It’s often said that good judgment comes from experience, and experience comes from bad judgment. However, leadership requires more than just good judgment and experience.
We’ve all grown up observing leaders, from our homes and family life, our teachers, historical figures, and even those in film and television. Probably the most influential leaders we remember are the ones for whom we have worked. We cherish the time spent serving with phenomenal bosses, but we must also hold dear the times we’ve served with those who sometimes miss the mark. It’s important to examine their traits, study their ways, and vow to never repeat their bad habits. Some of our very best learning comes from serving under truly horrible bosses.
True leaders aren’t born, self-made, or self-appointed. They’re cultivated, nurtured, and helped to mature, and have gained the necessary education and experience to help them inspire the best in others.
Working Your Way Up
There is much in the literature about the benefits of military service and how some of the best leaders have served in the military. The reason is quite simple: To advance in the military, you must study and acquire the experience and knowledge to prove your worthiness. For example, a colonel in the Medical Corps of the U.S. Army doesn’t simply become one without at least completing the Command and General Staff College, serving time as a battalion surgeon, commanding a battalion, or by being a residency program director. It takes at least 16 to 18 years of education, practice, and experience to attain the rank of colonel.
The same is true for a department chair, a medical school dean, member of a board of trustees, or a member of the ACEP Board of Directors or ACEP Council Officer. You don’t become a department chair by just showing up, or become the President of the United States because you’ve watched all the seasons of The West Wing or House of Cards. You must first prove to be a good follower, as you cannot properly lead without knowing how to be an effective follower.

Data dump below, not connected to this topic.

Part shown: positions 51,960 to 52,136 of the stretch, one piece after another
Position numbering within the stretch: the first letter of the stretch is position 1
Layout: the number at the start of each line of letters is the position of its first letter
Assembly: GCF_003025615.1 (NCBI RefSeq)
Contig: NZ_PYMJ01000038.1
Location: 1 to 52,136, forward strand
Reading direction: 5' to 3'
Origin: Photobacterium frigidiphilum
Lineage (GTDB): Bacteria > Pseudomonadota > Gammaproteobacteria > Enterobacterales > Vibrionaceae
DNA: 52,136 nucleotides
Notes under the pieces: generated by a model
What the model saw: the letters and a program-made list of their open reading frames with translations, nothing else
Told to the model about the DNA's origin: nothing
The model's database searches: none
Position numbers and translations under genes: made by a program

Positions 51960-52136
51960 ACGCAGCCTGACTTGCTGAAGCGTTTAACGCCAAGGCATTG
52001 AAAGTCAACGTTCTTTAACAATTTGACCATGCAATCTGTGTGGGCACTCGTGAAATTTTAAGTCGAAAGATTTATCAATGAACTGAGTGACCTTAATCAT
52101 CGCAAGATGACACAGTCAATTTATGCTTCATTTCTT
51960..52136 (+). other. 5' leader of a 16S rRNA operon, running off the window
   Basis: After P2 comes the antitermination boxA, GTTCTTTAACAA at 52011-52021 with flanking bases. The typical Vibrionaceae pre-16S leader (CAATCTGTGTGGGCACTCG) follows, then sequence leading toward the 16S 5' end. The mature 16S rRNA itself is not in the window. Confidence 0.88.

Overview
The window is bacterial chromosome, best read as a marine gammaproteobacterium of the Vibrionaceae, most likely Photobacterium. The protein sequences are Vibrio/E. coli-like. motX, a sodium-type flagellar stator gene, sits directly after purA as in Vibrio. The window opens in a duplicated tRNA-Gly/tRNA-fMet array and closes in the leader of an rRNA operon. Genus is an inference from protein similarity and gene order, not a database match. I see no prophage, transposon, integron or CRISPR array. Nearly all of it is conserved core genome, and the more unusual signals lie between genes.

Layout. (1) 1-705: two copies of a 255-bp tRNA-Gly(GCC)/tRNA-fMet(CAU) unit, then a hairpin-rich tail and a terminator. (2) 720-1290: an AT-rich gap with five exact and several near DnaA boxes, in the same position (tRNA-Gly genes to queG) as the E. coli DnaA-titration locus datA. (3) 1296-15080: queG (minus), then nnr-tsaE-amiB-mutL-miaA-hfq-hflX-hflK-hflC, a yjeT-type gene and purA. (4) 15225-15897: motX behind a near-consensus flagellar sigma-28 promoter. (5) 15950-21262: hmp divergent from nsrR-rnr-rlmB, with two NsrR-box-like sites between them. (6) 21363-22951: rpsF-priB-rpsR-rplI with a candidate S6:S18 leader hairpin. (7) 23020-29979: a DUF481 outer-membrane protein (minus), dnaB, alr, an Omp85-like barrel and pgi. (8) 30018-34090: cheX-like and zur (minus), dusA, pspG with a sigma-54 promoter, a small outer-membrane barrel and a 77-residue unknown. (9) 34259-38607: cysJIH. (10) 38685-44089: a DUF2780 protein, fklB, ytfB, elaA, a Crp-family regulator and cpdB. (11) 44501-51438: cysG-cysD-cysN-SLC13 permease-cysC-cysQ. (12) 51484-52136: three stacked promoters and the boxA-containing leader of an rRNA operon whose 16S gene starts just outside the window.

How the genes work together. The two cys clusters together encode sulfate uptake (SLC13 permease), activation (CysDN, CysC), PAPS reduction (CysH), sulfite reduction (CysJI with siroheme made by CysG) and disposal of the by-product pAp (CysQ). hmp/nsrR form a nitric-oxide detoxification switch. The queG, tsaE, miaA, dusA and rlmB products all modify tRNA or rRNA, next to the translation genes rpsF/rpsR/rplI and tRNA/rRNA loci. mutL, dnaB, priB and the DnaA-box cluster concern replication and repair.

It’s without question that if ACEP members wish to consider higher college leadership, they must cultivate their skills beyond just their everyday jobs. You don’t become an ACEP board member without at least progressing through the ranks at the chapter level, participating on committees, and being a Councillor, in addition to experiencing life as a staff physician, medical director, or chair. If you’ve ever considered leadership in the ACEP, there is guidance available to help you get more involved.
Nurturing ACEP Leadership
The Leadership Development Advisory Group (LDAG) was introduced at the 2011 ACEP Council meeting. Consisting of past ACEP leaders, the LDAG strives to identify young ACEP members with leadership potential and mentor and guide them through their maturation in the college. “The Grid,” similar to that used by the U.S. Army Medical Corps’ active life cycle and utilization, was also introduced (see Figure 1). The Grid serves as a guide, rather than requirements, for those who wish to rise through the ACEP ranks. It lists some of the vital milestones necessary to be a viable and productive council officer or board member.